Helicobacter pylori infection is chronic and is usually acquired in childhood through the fecal-oral route. It is a very common infection in all parts of the world. It was discovered 1984 and has been recognized as the main cause of peptic ulcer disease and as the main risk factor for the development of gastric cancer. It is a group 1 carcinogen according to the World Health Organization. People with helicobacter pylori may have a variety of symptoms, like abdominal pain, dyspepsia, bad breath, nausea or decreased appetite, but most infected people (>70%) are asymptomatic.
Who should be tested for Helicobacter pylori?
- All patients with active peptic ulcer disease, a past history of peptic ulcer disease, low-grade gastric mucosa-associated lymphoid tissue (MALT) lymphoma, or a history of endoscopic resection of early gastric cancer
- Patients with uninvestigated dyspepsia who are under the age of 60 years and without alarm features, non-endoscopic testing for Helicobacter pylori infection is a consideration.
- Patients taking long-term low-dose aspirin may be tested for Helicobacter pylori infection to reduce the risk of ulcer bleeding.
- Patients on chronic treatment with a non-steroidal anti-inflammatory drug
- Patients with unexplained iron deficiency anemia
- Adults with idiopathic thrombocytopenic purpura
- There is insufficient evidence to support routine testing and treating of Helicobacter pylori in asymptomatic individuals with a family history of gastric cancer
How is Helicobacter pylori diagnosed?
Gastroscopy and biopsies. During gastroscopy your gastroenterologist takes biopsies of the gastric mucosa to diagnose if you have the infection.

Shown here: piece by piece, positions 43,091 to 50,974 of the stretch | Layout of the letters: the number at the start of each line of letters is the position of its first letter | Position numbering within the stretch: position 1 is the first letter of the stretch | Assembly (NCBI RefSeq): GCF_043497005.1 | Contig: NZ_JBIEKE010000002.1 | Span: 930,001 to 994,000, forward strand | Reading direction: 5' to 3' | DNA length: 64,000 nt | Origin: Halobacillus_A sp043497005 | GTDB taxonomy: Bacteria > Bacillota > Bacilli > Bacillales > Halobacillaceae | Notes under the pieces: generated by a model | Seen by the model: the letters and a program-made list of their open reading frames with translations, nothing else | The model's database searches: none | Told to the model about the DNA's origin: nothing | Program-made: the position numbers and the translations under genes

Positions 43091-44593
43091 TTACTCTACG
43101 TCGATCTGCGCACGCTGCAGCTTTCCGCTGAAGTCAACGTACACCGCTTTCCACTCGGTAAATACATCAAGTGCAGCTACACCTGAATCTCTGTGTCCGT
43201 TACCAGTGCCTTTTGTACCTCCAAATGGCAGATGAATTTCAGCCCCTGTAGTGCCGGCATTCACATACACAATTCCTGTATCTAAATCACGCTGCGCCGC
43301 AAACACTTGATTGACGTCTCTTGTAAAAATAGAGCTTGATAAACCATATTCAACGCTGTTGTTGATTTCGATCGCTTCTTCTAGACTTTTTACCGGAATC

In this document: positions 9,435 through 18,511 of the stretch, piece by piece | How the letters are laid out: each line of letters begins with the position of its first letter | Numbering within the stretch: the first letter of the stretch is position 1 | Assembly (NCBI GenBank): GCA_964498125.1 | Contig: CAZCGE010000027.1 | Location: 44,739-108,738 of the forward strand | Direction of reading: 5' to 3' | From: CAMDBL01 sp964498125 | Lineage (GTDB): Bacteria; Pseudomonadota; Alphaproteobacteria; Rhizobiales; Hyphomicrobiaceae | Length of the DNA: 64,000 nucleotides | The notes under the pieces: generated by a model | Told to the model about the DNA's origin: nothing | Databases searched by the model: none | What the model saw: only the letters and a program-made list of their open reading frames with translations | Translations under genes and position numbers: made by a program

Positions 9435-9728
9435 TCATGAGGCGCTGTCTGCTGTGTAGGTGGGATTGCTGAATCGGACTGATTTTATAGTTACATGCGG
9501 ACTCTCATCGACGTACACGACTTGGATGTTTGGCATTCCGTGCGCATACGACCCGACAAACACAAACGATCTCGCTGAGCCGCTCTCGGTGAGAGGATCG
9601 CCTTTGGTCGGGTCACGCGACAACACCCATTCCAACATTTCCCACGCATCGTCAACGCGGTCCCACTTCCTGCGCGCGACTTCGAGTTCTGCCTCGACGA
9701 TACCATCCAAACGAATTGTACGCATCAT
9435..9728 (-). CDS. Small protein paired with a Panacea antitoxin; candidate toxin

Breath test. It is a non invasive test for the diagnosis of Helicobacter pylori that can be done at your doctor’s office. It is a safe and reliable test. You need to be off acid suppression medication and antibiotics for a minimum of 4 weeks prior to the test. The day of the test you will to need to have an empty stomach for a few hours. During the breath test, you blow air into small tubes and swallow a small quantity of urea labeled powder dissolved in water. The sample is then sent to the laboratory for analysis. There are no side effects of the test and no allergies have been reported. The result of the test takes a few days to be delivered back to your gastroenterologist.
Treatment of Helicobacter pylori
Helicobacter pylori infection is usually treated with a combination of 2 or 3 antibiotics and an acid-suppressing drug for 10 to 14 days. The treatment may be supplemented with a prescription of a probiotic for prevention of antibiotic associated diarrhea. However, the latter practice is still controversial and debatable. There may be side effects of treatment, such as nausea, bloating, vomiting or diarrhea, so close communication with your gastroenterologist during treatment is important.